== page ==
Some of them aren’t cheese eating surrender monkeys, not many mind

Normally the French march backwards faster than Argentinians, but occasionally a Frenchman shows a little bit of spine.

One such Frenchman who wasn’t a cheese eating surrender monkey was Count Jacques le Bel de Penguilly:

Count Jacques le Bel de Penguilly, who has died aged 93, was parachuted into enemy-occupied France in August 1944 and was one of the last surviving French members of the Jedburgh special forces.

The Jedburghs were a unit of volunteers trained to parachute behind the enemy lines in small, mixed-nationality teams. Their home base was Milton Hall, near Peterborough. There they underwent rigorous training in ambushes, sabotage, explosives, close-quarter combat, weaponry and the techniques of calling in and receiving air drops while operating in enemy-held territory.

At 11pm on the night of August 10 1944 Le Bel, code-named Michigan, took off from RAF Fairford in Gloucestershire and was dropped into the Corrèze department of the Massif Central. The Jedburgh team James was led by Lieutenant John Singlaub, a retired major-general in the American Army who was a specialist in covert operations. The third member, Anthony Denneau, also an American soldier, was the wireless operator.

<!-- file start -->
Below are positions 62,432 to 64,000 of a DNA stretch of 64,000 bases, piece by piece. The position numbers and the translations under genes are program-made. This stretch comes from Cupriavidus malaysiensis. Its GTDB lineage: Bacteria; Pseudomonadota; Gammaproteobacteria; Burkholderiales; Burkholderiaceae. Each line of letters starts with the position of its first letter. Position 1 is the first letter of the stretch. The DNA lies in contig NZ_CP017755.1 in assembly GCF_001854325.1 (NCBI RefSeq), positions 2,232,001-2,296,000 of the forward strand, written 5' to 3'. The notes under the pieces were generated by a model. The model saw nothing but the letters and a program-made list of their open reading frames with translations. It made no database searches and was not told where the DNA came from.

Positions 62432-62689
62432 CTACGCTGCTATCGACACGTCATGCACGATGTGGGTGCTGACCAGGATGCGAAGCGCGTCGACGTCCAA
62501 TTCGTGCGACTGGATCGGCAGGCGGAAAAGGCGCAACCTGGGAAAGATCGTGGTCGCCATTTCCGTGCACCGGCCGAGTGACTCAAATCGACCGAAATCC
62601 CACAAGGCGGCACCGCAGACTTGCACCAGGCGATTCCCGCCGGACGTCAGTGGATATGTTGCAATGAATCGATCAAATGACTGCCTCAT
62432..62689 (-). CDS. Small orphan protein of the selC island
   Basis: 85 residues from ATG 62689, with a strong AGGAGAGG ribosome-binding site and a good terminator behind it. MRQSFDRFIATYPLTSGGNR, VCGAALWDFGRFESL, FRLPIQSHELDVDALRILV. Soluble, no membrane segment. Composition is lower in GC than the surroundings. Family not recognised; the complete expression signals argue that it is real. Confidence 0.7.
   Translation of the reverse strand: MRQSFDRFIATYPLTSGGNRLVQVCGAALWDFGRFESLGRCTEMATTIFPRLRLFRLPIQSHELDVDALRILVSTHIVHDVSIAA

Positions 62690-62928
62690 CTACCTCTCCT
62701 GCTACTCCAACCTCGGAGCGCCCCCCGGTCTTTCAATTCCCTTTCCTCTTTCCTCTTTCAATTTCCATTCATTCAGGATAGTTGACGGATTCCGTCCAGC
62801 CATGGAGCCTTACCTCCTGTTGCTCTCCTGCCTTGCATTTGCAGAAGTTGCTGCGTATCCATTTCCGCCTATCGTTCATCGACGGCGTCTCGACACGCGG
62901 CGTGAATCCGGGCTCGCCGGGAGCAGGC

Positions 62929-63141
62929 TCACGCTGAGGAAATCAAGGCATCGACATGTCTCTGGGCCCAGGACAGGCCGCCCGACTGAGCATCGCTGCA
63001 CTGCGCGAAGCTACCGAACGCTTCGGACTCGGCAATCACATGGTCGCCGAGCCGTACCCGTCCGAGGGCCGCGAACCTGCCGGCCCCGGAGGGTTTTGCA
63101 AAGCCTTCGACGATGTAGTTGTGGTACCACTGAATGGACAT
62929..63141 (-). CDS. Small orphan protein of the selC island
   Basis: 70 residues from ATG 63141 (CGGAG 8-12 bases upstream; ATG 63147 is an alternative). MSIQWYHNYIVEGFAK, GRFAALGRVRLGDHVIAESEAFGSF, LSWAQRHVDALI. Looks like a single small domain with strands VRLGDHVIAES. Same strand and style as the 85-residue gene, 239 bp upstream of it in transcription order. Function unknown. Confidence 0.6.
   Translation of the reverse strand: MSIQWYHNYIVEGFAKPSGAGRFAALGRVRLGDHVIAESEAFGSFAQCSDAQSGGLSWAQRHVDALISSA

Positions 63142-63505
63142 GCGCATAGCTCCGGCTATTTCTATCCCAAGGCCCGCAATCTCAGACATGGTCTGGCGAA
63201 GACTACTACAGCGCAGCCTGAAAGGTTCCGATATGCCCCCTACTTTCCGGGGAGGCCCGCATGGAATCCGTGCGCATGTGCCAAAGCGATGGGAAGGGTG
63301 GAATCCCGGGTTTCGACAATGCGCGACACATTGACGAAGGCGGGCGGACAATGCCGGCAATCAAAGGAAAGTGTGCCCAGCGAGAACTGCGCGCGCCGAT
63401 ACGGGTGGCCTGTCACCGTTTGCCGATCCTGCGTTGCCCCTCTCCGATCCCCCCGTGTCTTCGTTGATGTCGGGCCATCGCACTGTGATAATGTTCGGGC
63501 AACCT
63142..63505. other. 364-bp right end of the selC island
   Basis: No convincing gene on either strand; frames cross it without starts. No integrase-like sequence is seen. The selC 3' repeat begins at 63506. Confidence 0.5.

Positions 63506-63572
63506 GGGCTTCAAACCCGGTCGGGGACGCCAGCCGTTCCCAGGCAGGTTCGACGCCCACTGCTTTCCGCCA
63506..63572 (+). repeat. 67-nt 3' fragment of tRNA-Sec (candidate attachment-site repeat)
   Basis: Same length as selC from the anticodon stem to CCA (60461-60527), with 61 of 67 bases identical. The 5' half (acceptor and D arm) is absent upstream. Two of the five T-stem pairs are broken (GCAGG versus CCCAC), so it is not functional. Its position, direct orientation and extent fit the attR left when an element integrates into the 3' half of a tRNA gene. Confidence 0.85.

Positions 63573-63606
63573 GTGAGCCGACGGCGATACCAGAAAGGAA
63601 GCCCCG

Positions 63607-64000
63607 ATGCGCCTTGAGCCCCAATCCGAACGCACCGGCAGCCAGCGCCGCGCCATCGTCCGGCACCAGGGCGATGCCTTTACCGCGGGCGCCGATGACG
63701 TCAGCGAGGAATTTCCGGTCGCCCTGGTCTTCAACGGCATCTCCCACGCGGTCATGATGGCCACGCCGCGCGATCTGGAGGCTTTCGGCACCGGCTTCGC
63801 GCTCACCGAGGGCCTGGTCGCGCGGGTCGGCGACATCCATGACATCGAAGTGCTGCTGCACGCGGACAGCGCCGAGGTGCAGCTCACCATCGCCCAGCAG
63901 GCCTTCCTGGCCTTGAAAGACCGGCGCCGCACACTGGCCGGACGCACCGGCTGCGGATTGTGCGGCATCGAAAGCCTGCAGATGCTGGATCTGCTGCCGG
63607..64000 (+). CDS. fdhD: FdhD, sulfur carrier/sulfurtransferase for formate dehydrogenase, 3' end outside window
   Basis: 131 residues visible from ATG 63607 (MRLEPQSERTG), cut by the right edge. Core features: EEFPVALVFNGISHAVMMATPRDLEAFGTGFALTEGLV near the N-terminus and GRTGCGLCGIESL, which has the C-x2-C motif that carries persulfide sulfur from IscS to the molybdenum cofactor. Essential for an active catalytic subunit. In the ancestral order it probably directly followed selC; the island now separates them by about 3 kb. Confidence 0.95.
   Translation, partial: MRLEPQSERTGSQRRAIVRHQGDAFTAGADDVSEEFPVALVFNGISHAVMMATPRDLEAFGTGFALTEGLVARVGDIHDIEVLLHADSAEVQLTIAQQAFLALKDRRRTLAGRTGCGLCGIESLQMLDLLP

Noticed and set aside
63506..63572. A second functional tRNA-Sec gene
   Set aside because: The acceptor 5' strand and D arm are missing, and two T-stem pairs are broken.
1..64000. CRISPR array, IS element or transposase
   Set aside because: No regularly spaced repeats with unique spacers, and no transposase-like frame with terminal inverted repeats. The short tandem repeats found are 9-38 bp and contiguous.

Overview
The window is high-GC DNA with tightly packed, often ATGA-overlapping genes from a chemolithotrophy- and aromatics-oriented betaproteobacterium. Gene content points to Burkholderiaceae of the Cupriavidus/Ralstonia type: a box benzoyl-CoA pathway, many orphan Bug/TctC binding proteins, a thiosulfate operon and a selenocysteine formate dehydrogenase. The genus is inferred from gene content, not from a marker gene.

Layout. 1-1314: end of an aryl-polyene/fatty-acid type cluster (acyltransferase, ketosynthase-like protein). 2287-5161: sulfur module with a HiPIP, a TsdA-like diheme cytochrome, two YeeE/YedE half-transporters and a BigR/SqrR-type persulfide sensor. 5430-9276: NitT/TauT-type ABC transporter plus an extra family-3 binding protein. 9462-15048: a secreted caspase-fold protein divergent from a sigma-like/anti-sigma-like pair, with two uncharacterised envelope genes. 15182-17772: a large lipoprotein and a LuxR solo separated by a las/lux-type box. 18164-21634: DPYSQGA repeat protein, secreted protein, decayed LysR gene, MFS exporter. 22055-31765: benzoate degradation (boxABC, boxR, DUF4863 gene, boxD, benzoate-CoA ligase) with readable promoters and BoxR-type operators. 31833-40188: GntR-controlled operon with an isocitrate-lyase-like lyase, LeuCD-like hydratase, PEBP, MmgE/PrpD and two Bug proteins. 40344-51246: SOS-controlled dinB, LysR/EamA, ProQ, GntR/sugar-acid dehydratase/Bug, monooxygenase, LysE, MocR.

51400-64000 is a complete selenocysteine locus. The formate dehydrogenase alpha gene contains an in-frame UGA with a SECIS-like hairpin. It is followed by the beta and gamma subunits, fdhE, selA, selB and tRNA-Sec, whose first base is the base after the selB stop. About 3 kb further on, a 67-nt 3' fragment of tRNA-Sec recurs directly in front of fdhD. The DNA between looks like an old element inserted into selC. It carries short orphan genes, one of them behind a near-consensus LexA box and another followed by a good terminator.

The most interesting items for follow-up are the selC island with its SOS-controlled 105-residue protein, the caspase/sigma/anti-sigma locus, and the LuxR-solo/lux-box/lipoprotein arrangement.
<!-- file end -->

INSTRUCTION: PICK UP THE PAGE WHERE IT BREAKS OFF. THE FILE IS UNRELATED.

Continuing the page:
They were accompanied by a contingent of French paratroopers from 3 SAS Regiment, and the objective of the team was to assist the maquisards with organisation, training and weapons in order to harass the Germans before the impending Allied invasion of southern France.


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